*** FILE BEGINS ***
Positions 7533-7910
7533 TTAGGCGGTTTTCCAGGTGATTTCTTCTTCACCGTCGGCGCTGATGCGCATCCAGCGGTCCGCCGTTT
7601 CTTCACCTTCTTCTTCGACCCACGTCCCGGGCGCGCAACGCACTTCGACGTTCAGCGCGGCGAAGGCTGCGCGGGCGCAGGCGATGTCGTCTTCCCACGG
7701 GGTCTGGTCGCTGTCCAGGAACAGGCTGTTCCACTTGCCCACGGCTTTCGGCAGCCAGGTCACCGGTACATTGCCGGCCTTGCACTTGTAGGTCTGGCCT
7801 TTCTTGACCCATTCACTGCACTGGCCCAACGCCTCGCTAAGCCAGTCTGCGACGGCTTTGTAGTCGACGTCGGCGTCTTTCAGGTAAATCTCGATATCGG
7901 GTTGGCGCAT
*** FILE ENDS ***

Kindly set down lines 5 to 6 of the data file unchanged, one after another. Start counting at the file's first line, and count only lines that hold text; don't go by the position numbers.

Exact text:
7801 TTCTTGACCCATTCACTGCACTGGCCCAACGCCTCGCTAAGCCAGTCTGCGACGGCTTTGTAGTCGACGTCGGCGTCTTTCAGGTAAATCTCGATATCGG
7901 GTTGGCGCAT